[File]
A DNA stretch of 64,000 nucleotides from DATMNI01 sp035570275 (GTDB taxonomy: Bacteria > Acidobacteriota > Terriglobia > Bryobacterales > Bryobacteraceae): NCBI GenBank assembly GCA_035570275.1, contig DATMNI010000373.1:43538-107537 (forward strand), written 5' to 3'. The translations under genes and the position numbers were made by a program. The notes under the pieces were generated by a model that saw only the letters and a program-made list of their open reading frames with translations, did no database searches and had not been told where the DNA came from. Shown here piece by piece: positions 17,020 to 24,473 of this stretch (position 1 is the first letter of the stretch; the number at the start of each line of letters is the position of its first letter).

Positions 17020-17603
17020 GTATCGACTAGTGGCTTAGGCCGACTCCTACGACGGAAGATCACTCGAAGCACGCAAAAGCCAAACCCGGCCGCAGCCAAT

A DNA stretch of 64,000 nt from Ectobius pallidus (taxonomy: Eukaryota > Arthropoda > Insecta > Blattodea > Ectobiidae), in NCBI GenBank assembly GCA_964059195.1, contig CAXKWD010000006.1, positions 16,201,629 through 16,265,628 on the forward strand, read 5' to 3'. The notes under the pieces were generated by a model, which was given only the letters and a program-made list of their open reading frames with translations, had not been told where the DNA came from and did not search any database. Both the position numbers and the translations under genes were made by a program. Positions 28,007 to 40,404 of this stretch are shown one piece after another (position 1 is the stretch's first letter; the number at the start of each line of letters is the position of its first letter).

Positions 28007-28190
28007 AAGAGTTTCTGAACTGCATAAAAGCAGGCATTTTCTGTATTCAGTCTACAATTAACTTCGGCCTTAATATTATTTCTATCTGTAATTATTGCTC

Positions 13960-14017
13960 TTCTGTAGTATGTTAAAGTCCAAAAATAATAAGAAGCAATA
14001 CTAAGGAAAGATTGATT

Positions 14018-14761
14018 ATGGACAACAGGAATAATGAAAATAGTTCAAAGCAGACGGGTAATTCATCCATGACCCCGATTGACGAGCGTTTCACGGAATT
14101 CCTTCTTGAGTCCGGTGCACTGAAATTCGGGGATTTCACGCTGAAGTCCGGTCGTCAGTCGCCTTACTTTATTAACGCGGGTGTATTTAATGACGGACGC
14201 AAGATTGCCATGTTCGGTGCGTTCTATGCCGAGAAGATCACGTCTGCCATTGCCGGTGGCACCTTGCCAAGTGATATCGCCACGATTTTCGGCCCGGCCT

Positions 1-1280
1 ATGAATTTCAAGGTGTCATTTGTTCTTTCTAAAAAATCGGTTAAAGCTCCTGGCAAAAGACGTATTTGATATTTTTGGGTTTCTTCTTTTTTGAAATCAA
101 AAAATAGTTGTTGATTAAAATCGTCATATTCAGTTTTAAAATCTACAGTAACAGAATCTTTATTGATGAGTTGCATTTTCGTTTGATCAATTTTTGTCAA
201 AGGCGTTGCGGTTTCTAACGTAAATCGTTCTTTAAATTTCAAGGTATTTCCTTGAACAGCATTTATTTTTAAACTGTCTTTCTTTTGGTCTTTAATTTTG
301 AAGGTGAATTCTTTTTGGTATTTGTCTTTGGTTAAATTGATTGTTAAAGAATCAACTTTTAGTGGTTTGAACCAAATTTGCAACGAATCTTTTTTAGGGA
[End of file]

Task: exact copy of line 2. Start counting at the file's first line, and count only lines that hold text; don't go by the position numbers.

Positions 17020-17603